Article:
In a message dated 4/1/01 1:50:54 PM Central Daylight Time, email@example.com
> One last question:
> Do you think the ideographic language of China has held them back from
> scientific exploration, since phonetic language can more easily coin new
> for discovered phenomena?
I don't think it's directly a matter of language. Actually, the Chinese have
been quite adept at developing neologisms for the new technology they have
encountered since the forced opening to the West that began 200 years ago.
This has happened from the coining of terms for the steam locomotive ("hwo
che" - literally "fire wagon") to the telephone ("dyan hwa" - literally
The question of why China, which indisputably had the most advanced
civilization for most of humanity's history, did not experience a native
scientific and industrial revolution, has obsessed western sinologists for
generations - since the beginning of the field, really. Joseph Needham's
magnum opus, "Science and Civilization in China" was spurred by this
question. It was in consideration of this question that I first encountered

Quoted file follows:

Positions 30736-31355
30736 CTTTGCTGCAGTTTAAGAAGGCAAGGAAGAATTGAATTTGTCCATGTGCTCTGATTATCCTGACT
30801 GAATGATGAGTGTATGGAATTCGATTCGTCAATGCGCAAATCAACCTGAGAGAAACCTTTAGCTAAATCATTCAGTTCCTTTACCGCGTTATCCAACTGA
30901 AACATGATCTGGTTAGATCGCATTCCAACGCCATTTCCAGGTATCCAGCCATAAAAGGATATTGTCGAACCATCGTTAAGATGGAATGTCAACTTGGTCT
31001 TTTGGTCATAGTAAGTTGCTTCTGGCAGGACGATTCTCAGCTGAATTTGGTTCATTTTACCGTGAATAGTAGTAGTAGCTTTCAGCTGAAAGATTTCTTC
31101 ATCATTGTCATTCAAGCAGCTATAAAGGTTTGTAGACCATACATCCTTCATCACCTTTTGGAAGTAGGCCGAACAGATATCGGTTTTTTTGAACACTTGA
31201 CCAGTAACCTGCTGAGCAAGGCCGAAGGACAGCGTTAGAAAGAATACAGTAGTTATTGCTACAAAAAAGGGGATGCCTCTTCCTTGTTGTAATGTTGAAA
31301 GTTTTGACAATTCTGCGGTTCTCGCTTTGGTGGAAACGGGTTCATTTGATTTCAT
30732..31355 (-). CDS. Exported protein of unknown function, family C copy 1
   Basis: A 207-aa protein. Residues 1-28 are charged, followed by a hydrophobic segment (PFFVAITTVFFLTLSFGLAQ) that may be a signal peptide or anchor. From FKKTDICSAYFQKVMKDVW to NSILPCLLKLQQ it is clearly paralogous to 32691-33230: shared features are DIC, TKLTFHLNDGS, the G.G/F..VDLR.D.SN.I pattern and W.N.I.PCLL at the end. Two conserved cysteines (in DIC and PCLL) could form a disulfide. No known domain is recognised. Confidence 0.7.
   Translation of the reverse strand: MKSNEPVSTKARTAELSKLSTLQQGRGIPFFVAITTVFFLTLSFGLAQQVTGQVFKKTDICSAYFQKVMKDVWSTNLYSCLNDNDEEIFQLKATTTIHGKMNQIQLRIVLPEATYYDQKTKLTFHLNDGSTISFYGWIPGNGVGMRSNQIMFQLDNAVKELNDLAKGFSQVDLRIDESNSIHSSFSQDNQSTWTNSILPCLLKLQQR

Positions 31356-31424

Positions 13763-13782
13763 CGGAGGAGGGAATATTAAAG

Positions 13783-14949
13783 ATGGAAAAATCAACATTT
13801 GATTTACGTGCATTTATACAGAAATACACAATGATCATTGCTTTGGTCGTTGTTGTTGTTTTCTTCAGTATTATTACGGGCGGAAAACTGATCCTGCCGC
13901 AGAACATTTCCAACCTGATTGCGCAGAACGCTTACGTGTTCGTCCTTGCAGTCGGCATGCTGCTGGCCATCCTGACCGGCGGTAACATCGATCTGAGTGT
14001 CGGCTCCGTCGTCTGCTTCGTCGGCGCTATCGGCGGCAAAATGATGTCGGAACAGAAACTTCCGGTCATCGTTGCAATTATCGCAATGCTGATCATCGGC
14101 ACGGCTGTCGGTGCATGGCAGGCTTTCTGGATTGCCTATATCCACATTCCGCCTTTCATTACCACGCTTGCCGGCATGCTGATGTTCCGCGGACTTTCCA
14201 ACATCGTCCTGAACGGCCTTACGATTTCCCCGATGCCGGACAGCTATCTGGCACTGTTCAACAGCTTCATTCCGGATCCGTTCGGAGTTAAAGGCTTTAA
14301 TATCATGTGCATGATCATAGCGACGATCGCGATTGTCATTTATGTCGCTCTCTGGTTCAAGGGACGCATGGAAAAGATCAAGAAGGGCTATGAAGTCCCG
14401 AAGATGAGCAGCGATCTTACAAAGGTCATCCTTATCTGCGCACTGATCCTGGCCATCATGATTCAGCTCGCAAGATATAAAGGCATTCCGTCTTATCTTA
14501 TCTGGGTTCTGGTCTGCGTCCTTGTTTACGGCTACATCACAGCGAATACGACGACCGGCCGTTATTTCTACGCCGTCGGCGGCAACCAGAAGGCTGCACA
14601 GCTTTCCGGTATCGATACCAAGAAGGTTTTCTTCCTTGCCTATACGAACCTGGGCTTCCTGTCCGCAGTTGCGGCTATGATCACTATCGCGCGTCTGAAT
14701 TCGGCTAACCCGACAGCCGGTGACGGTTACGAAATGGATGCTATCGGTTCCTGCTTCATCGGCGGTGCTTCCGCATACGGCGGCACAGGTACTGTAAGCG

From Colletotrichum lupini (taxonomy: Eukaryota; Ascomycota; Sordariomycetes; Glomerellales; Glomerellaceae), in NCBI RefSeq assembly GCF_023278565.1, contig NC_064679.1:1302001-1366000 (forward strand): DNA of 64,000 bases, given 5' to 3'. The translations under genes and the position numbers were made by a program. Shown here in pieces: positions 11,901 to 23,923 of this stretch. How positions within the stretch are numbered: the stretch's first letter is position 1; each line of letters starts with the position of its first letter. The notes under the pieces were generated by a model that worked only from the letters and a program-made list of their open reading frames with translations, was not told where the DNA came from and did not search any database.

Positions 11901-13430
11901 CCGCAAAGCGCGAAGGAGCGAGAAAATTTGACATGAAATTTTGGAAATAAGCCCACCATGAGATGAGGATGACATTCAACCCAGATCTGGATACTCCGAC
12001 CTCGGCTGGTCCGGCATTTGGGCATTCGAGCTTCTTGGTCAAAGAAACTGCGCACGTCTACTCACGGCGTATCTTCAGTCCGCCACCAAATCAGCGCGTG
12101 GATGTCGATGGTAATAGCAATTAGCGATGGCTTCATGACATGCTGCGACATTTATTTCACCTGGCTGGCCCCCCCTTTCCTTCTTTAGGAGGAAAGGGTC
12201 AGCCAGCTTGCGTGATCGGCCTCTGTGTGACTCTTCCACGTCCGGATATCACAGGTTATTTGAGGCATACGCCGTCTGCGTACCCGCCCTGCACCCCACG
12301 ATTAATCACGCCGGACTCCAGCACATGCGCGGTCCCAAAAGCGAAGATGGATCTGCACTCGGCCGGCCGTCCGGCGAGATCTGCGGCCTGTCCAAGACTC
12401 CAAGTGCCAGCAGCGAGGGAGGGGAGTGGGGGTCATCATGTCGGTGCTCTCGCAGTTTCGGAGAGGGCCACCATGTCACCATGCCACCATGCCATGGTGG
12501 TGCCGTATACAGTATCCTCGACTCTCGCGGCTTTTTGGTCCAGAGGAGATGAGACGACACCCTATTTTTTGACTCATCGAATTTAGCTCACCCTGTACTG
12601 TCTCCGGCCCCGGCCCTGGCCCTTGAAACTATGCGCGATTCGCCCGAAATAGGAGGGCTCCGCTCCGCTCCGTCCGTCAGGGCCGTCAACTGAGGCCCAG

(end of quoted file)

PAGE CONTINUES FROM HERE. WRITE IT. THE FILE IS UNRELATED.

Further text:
the idea of the "high-level equilibrium trap". My own opinion - heavily
influenced by Needham and a few others - is that in Confucianism, China
developed an extraordinarily robust set of cultural dynamics and institutions
that were "meta-stable" across a very wide range of "disrupters" - from
foreign invasion and cultural influence to a wide variety of human and
non-human biological imperatives. This long history of stasis stands as the
most important counter-example to the kind of self-sustaining social and
technical progress that lies at the heart of modern Western culture.
Greg Burch <GBurch1@aol.com>----<firstname.lastname@example.org>
Attorney ::: Vice President, Extropy Institute ::: Wilderness Guide
http://www.gregburch.net -or- http://members.aol.com/gburch1
ICQ # 61112550
"We never stop investigating. We are never satisfied that we know
enough to get by. Every question we answer leads on to another
question. This has become the greatest survival trick of our species."
-- Desmond Morris
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